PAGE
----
Writing For An Audience-Who Is It? A Writer’s Story

I write, and write, and write. One of the many pieces of sound advice from my writer’s community has been, “Write for your audience”. In my first book, Finding My Damascus, my audience is those who suffered from abuse and are searching to find who God created them to be. It’s not for everyone to read, especially the first chapter, which delves into several decades of unhealthy decisions and life choices. Then I cried out to God and my life began to change. Currently, I am working on book two, Tending The Beloved, a combination of book and study guide to help those looking for health and wellness in mind, body, and spirit.

Recently, I have not been able to focus on the next book – hard to when the pain is chronic and daily. There were difficult decisions to make over the care of my body, the best path to control my Rheumatoid Disease, and how to manage my life going forward. Have I been praying? Yes! I pray for healing, for relief, for the medicine to work, for the doctors to provide support and answers, to maintain my daily life so I can earn a living, to be a fully functioning human being as a wife, a friend, a writer, a neighbor. But what if all those prayers go unanswered?

When prayers go answered, my faith gets rattled, life gets so heavy and difficult, it is hard to have hope. My hope must always be in the One Who shows up at my lowest, the only One who heals my hurts from the past, the Savior Who stands by me even when I have no hope left. Jesus is able to heal me whenever He wants, but what if the answer is “I need you to go through this. This is part of My plan for your life.”  That is the hardest pill to swallow. I think of this and I cry, then I get mad, and finally, I trust in God. I allow my emotions to run their gamut and settle into acceptance and trust.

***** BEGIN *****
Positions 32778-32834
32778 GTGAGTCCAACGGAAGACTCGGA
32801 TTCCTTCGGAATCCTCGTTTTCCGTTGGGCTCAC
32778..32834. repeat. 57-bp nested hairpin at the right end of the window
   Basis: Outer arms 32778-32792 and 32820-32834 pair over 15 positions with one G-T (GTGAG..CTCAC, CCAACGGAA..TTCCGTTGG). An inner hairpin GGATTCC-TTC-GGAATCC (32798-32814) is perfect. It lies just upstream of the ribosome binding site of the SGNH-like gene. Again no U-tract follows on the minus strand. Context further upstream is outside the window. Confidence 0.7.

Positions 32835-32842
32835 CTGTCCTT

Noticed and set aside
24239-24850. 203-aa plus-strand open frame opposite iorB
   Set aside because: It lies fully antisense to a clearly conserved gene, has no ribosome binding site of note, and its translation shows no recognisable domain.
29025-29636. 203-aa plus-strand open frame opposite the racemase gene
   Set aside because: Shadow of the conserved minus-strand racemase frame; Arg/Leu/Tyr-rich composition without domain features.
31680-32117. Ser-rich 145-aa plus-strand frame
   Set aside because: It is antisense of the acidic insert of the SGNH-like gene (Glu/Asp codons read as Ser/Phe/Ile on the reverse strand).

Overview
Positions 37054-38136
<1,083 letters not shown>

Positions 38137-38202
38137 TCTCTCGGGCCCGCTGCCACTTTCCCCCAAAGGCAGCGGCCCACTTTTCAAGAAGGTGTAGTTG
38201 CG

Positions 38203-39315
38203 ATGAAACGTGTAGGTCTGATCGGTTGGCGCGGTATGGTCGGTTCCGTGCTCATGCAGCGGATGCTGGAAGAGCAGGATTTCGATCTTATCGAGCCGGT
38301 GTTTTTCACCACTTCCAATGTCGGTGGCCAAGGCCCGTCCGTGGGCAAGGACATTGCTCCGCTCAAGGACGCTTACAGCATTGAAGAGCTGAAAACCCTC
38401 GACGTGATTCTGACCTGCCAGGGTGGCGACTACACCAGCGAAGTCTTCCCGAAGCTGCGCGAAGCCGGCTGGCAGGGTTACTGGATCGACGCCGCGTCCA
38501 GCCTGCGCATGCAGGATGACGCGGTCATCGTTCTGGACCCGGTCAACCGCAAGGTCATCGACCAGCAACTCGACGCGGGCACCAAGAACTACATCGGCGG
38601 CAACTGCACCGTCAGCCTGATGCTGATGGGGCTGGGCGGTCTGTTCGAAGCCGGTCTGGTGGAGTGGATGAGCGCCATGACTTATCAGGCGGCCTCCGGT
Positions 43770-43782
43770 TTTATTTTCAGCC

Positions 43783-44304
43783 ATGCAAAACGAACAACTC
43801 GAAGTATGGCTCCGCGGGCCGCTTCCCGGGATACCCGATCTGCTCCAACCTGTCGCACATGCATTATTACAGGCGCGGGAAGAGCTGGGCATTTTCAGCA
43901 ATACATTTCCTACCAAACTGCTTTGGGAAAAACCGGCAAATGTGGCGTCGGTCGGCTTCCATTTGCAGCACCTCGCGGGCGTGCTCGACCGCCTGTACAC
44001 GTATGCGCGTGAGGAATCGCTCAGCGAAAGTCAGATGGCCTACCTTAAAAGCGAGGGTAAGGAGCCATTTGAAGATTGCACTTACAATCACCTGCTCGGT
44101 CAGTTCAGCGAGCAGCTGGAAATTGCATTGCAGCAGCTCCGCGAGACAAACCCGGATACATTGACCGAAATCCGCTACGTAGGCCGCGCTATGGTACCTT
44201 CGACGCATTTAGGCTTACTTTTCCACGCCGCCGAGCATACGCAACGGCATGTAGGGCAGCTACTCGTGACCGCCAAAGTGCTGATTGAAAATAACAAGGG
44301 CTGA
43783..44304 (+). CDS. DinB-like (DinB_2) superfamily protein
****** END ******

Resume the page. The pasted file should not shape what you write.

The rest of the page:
My audience, then, becomes those dealing with chronic disease and pain, whose prayers have gone unanswered, who continue to deal with the daily tasks, the medicines, the regimen to keep the mind, body, and spirit healthy. These are the people who understand disappointment, deterioration, and disease. We need a reminder that God has a plan, His plan is perfect, and He is not asking us to do any more than what He asked Jesus to do for us at the Cross. This gives me courage and hope. The idea Jesus knew pain, He could have it stop at any moment, but knew God’s plan was perfect and followed through.

So I will write and write and write, for my audience – those who need encouragement to keep going, who don’t understand unanswered prayers, who find the pain so distracting that caring for the mind, body, and spirit is unfathomable. I write for you, for me, for those who will face a diagnosis in the future, and for the loved ones who see the suffering and stand ready to support. I will trust in Him, hope in Him, live in Him regardless of the pain, and I will write about it.